17 September 2019

QI Essentials: Developing Improvement Capability

Developing improvement capability has the potential to deliver a step-change in organisational performance, but only if done in the right way. Have a read of Amar’s latest QI Essentials Blog…

 

 

The landscape of healthcare improvement in England is massively different to 2013 when we were planning the start of our improvement journey at ELFT, feeling our way into a fairly uncertain world. Almost all NHS providers are now using quality improvement, although it’s probably fair to say, with some variation in application and belief. One commonality across all our organisations is the need to build improvement capability.

Why is this the case? It remains a rarity for training curricula in any healthcare professions to incorporate learning about how to improve complex systems. Seems strange, as that’s what many of us spend our working lives pursuing. A few training institutions are now embedding quality improvement into undergraduate and postgraduate training, such as Sterling University, Salford University and City University, but most providers still recruit a workforce that is largely naïve to healthcare improvement, and so we have to develop these skills on the job. This makes developing improvement capability a key task for organisations that intent on pursuing continuous improvement, but also runs the risk of quality improvement being viewed as training or a set of skills that can be learnt in a classroom.

Having focused on building improvement capability for over five years at ELFT, here are some of my key learnings. Developing improvement capability has the potential to deliver a step-change in organisational performance, but only if done in the right way. Viewing this key enabler of continuous improvement as ‘training’ is a classic error. Building capability is about developing skills, but also about activating people with these new skills and providing support to help them apply these to real-life problems. The theory of quality improvement is pretty straightforward. It’s the application that is difficult. Improvement capability needs to focus on practising the theory and tools of improvement to solve issues in the workplace.

So, my first learning has been to avoid training people in quality improvement without having a mechanism to apply these skills to solving real quality problems. Our key vehicle for quality improvement capability building at ELFT has a requirement for all participants to bring a quality issue that the team has agreed they will work on, and to apply the learning to this project over the course of the programme.

It follows that capability building ought to then be structured around the life cycle of a project, and provide an opportunity to learn from the design stage all the way through to implementation. A minimum time scale for this should be six months, to really enable people to learn about good improvement design, planning, testing, measurement and implementation.

My second learning is about modelling an improvement mindset in the way that we develop improvement capability. We improve in partnership – whole multidisciplinary teams together with patients, service users and families. So, our capability building programmes ought to model this, and bring together a diverse group of people to learn and practise together. All our improvement capability programmes at ELFT are open to all, and we avoid separate disciplines learning about quality improvement in isolation of others. We want quality improvement work to feel energizing and fun, so we bring these elements into our capability building too, with plenty of exercises, games and creative activities.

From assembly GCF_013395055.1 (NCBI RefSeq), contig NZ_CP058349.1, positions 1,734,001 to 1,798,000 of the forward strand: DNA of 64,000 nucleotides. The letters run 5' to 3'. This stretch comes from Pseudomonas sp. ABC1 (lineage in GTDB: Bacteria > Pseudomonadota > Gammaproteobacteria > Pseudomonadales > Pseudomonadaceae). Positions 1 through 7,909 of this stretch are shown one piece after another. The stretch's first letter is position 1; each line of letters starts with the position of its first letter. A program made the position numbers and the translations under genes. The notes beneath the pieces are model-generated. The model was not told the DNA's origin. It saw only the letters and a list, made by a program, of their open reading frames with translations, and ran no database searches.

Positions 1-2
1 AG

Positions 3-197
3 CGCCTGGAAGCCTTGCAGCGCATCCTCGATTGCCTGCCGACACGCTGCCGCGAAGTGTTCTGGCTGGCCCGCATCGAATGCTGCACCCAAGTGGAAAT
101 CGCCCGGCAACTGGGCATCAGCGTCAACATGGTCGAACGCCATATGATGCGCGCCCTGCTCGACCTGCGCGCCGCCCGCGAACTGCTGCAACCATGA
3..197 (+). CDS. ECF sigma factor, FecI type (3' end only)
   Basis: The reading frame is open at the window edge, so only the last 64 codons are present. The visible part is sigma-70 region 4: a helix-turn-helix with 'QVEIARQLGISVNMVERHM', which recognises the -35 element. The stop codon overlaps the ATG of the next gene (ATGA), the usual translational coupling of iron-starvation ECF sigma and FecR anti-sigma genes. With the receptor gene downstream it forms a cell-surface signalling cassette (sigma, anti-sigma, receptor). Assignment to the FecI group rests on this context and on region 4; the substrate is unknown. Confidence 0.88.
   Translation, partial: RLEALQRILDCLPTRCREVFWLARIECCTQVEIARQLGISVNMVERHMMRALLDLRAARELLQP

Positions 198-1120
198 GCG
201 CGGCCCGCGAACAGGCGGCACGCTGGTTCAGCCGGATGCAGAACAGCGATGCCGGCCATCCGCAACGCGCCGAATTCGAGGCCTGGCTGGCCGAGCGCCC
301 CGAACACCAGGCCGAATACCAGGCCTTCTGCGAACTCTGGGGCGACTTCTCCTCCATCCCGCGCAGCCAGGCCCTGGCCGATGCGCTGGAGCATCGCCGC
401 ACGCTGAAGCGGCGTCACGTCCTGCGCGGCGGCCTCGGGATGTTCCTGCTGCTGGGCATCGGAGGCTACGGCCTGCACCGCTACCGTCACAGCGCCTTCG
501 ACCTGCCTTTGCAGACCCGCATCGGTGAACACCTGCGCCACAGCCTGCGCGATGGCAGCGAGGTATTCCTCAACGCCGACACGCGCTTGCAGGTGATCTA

Lastly, improvement is all about trying something, reflecting and adapting. So we ought to apply this to our capability building too. Capture data, in real-time, to understand the experience of those involved, and make adaptations to keep iterating your programme. This kind of real-time evaluation is key to ensure that your capability building efforts adapt to the changing needs of your attendees. Over 5 years at ELFT, we’ve moved beyond the innovators and early adopters, and with this comes the need to adapt the way in which we engage and support people to learn and apply quality improvement. We revise our capability building plan every year, to take stock of where we are, where the gaps are, and how we plan to meet these. Here’s some images to show how our capability building plan has evolved from 2015 through to 2019:

My third key learning about improvement capability is to approach this topic in a way that gives the actual projects the best possible chance of success. If we view capability building as a path to improving organisational performance, we realise that we also need to ensure that projects have a robust and close support structure, with skilled improvers available to guide and senior sponsors showing curiosity and attention to the work. This necessitates building skills at different levels within our workforce at the same time, so that those at the Board are learning the skills and applying them to their role in quality improvement, at the same time as sponsors, improvement coaches and teams of staff and service users. This helps with one of the key challenges with quality improvement that I hear so often – that people have developed the skills, but don’t have the time to apply them. If we’re working at multiple levels, we have a better chance of team leaders and senior leaders seeing the value of quality improvement, and helping ensure that their teams of staff and service users have protected time to work together in solving our most complex quality issues.


You can read all past QI Essentials posts here.

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